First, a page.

In summary, the standard describes the commissioning process, the role of the commissioning authority (CxA), and a framework for developing the owner’s project requirements (OPR), basis of design (BOD), commissioning plan, specifications, procedures, documentation, and reports. This standard also describes the general requirements for a training program for continued successful system and equipment performance. It addresses the need for a document with more detail and content than was previously available.
Whereas Guideline 0-2005 provided suggestions and guides through the Cx process, Standard 202 details the mandatory requirements of Cx that can be used and adopted by code officials. The new standard restates the same information contained in Guideline 0-2005 and also provides the minimum requirements for the owner and the Cx team. It details the mandatory role for the owner in defining requirements and developing the OPR. The main points are:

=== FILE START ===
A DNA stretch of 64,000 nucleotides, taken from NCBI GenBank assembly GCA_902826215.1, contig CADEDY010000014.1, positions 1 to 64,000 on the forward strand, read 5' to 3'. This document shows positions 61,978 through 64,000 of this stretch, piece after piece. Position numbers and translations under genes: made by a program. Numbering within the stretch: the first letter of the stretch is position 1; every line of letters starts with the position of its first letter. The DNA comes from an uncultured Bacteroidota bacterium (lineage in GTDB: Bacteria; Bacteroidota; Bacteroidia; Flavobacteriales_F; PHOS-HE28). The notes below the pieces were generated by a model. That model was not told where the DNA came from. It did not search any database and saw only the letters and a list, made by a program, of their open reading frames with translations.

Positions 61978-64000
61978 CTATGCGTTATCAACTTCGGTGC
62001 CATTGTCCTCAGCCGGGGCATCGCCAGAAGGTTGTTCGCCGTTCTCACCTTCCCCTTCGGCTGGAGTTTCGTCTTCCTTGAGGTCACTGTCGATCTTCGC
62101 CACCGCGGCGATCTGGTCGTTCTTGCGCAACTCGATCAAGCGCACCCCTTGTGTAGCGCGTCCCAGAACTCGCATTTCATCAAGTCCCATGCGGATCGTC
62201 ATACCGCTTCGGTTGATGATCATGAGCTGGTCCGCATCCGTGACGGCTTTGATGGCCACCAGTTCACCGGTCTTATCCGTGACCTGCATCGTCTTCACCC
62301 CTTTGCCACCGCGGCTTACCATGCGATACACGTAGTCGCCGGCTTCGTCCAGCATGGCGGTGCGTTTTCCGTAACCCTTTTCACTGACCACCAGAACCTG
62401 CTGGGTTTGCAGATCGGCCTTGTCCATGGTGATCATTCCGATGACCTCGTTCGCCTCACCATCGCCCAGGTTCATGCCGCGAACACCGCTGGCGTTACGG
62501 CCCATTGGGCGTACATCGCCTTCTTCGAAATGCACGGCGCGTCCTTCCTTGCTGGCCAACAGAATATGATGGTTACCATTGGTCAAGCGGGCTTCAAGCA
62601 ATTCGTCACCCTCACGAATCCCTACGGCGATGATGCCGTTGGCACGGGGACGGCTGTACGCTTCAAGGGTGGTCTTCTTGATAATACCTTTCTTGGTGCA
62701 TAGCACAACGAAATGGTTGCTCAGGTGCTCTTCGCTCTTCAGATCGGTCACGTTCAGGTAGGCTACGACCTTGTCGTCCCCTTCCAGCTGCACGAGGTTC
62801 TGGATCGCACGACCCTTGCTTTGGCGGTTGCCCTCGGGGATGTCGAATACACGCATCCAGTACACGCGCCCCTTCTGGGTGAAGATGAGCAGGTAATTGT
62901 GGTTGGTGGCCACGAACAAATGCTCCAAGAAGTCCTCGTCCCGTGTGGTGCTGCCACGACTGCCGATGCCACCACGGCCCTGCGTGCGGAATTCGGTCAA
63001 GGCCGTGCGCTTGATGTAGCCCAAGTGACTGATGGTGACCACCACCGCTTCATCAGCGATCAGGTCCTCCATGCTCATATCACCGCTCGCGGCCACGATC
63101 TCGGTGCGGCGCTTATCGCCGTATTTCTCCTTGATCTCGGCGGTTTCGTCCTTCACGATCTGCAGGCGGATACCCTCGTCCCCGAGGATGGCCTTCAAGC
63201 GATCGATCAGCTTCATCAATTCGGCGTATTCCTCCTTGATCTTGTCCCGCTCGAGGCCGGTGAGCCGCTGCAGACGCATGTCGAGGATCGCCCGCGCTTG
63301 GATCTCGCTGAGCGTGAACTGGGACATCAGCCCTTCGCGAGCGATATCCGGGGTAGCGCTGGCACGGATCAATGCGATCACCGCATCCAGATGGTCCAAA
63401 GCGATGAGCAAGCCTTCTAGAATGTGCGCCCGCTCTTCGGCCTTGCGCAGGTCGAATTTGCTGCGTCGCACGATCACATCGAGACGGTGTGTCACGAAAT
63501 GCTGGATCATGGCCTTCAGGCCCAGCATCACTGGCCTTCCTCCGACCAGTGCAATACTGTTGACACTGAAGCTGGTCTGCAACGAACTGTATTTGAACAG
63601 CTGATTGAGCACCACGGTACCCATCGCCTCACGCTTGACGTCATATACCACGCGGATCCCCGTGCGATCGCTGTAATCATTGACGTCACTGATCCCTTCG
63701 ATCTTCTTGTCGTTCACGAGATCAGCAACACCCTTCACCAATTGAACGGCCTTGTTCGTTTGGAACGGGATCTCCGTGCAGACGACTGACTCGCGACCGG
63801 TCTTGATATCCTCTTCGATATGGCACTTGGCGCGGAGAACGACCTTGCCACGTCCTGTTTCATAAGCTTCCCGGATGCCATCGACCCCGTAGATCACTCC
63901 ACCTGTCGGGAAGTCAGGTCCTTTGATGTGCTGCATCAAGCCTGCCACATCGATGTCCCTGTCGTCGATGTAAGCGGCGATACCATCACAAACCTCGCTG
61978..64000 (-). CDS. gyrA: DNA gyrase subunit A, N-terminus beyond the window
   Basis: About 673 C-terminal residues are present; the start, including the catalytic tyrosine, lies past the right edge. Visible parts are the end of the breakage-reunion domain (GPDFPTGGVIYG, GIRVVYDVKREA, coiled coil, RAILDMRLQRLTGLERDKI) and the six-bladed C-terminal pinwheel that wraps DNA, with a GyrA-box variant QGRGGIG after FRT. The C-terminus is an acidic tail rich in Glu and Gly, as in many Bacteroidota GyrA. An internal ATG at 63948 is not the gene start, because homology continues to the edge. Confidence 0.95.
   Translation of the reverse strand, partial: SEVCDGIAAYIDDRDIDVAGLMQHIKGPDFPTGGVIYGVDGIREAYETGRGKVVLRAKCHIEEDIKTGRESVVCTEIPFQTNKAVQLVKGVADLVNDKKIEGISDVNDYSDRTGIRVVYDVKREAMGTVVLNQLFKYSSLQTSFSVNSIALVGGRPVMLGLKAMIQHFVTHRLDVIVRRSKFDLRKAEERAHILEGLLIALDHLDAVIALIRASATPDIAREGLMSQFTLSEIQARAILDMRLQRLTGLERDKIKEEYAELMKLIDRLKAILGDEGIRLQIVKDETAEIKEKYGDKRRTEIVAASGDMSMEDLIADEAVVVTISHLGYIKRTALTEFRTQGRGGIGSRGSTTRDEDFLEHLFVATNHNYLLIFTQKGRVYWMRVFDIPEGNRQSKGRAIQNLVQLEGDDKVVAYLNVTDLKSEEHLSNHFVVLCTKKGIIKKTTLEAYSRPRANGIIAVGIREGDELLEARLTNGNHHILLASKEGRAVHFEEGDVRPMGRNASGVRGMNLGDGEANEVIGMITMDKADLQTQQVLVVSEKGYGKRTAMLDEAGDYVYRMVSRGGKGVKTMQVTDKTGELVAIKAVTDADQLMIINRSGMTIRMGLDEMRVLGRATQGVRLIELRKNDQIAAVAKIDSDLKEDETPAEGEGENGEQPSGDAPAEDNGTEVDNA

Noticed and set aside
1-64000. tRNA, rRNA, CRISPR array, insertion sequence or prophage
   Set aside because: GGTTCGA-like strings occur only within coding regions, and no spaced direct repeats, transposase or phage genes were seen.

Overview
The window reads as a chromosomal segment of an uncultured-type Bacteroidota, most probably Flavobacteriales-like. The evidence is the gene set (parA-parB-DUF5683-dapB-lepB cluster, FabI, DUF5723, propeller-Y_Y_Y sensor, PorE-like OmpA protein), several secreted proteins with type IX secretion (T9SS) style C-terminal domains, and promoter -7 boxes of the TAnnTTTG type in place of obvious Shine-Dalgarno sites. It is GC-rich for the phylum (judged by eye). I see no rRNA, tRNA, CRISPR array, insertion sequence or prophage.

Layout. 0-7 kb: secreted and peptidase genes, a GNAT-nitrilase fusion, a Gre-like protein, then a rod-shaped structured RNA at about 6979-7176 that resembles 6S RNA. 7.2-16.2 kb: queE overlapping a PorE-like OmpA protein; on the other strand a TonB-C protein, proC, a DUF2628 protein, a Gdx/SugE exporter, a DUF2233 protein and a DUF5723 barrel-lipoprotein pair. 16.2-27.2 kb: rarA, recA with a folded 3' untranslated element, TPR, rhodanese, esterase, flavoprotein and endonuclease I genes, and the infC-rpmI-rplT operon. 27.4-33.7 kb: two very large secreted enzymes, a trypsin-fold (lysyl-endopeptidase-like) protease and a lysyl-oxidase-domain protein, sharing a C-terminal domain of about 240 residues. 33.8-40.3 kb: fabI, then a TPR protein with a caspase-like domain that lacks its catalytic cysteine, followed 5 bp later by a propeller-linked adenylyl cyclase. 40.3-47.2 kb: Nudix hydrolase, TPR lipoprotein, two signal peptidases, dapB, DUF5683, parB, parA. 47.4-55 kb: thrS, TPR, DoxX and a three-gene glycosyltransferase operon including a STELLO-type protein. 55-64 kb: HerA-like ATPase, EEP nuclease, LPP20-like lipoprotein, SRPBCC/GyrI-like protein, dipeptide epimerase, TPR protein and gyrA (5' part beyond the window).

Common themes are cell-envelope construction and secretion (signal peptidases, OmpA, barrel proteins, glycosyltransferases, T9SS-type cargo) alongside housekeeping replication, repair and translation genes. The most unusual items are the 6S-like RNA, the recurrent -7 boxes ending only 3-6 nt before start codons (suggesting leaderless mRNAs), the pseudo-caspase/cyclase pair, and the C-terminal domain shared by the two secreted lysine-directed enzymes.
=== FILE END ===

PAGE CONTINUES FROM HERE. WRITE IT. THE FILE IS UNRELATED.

1. Purpose: The purpose is to identify the minimum acceptable commissioning process for buildings and systems.
2. Scope: This standard provides procedures, methods, and documentation requirements for each activity for project delivery from predesign through occupancy and operation, including:
- Overview of commissioning process activities
- Description of each process step’s minimum activities
- Minimum documentation requirements
- Acceptance requirements.
|Initiate Cx process
|Roles and responsibilities
|Decide project requirements
|Owner’s project requirements
|Develop Cx plan
|Cx process plan
|Design approach to requirements